Egging The McGufffin: HIGH ANXIETY (20th Century Fox 1977)

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Mel Brooks loves films as much as the rest of us do. After skewering Westerns in BLAZING SADDLES and horror movies in YOUNG FRANKENSTEIN, Mel set his satirical sights on Alfred Hitchcock in HIGH ANXIETY. The result is a film buff’s dream, with the gags coming fast and furious as Mel and his band of merry pranksters pay a loving but hysterical homage to the films of the Master of Suspense.

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Mel takes the lead here as Dr. Richard Thorndyke, the new head of the Psycho Neurotic Institute for the Very, Very Nervous. Thorndyke’s aide, the inept Brophy, thinks the former director was “a victim of foul play”. At the Institute, he meets oily Dr. Montague and starched Nurse Diesel, whose S&M/B&D relationship isn’t their only secret. Thorndyke has an ally in his mentor, Prof. Lilloman (say it slowly). The professor works as a consultant, and tries to help Thorndyke conquer his own phobia, “high anxiety” (fear of heights to you laymen).

Thorndyke discovers some very rich patients are being held there, but Montague assures him they’re very sick people, such as Zachary Cartwright, who sees werewolves, and Arthur Brisbane, who thinks he’s a Cocker Spaniel. After the mysterious death (“murder… I mean accident, accident”, sputters Montague, Thorndyke is encouraged to attend the psychiatric convention in San Francisco. A “Mr. McGuffin” called and moved his room to the 17th floor! Once he makes it up there, a typical Hitchcock blonde bursts in, saying “They’re after me!” Turns out she’s Victoria Brisbane, daughter of Arthur. Thorndyke shows her a picture and she tells him the Cocker Spaniel-wanna-be is not her father at all!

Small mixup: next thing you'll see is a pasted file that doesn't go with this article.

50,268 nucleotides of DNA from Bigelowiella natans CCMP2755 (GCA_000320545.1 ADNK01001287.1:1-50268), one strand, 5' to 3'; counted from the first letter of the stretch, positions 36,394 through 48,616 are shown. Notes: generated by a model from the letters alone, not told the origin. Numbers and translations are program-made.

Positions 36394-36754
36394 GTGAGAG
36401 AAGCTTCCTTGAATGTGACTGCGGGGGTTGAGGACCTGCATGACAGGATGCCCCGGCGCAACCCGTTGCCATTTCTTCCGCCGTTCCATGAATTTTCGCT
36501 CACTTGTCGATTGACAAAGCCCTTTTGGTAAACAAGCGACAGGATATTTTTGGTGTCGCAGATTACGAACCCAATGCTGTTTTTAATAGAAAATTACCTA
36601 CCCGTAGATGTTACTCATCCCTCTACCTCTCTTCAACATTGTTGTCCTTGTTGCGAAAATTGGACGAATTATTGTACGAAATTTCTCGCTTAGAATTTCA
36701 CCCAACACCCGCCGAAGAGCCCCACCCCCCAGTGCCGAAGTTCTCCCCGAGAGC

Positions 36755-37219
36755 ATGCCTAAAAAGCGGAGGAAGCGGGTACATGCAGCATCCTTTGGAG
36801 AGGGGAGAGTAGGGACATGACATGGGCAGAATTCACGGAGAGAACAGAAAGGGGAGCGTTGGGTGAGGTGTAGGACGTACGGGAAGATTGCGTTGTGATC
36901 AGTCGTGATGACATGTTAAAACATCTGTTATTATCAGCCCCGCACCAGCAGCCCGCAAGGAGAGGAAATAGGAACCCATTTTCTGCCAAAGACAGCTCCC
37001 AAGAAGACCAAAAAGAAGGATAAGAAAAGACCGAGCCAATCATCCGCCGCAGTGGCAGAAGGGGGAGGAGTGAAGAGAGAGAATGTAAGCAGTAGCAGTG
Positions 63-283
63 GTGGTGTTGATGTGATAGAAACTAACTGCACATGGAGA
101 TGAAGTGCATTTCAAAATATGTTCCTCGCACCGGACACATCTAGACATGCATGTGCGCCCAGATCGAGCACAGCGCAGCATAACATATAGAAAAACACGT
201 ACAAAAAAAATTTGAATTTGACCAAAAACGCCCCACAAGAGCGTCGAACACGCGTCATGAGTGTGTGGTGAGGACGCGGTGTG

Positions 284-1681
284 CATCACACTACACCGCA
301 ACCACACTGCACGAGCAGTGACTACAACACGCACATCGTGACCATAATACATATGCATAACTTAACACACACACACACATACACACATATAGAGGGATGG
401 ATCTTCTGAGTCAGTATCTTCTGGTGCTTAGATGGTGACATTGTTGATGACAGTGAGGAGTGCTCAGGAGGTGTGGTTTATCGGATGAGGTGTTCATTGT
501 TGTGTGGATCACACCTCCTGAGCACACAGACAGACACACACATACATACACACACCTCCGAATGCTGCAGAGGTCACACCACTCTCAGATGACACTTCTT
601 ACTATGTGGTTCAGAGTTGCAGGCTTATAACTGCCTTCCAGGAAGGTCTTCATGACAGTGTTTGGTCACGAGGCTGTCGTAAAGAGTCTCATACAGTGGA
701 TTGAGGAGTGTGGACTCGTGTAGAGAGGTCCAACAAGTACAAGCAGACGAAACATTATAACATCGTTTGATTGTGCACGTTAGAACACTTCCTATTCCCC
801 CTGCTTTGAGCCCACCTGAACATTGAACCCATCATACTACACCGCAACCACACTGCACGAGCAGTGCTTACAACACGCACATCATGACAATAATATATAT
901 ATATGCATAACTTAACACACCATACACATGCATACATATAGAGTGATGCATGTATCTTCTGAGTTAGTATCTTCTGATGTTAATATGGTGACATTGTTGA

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After completing his lecture on penis envy (which he has to alter when a colleague show up with his two young daughters!), Thorndyke and Victoria meet up in the piano bar, where we get to hear Mel croon his self-penned “High Anxiety” in his Sinatra-via-the-Catskills style. Monatgue and Diesel have hired a killer named “Braces” to disguise himself as Thorndyke and commit murder. Now Richard Thorndyke must clear his name and find out the truth about what’s really going on at the Psycho Neurotic Institute for the Very, Very Nervous!

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Brooks loaded the cast with comedy pals like Harvey Korman as Montague, and Cloris Leachman as Nurse Diesel, who’s a cross between REBECCA’s Mrs. Danvers and ONE FLEW OVER THE CUCKOO’S NEST’s Nurse Ratched. Madeline Kahn (Victoria), draped in a blonde wig, spoofs Hitchcock leading ladies like Grace Kelly and Tippy Hedren. Ron Carey, Charlie Callas, and Jack Riley add to the fun, and Oscar-winning Special Effects genius Albert Whitlock (who worked on nine Hitchcock films) plays the real Brisbane. Even Mel’s co-writers get into the act, including future director Barry Levinson (DINER, RAIN MAN) as a deranged bellboy.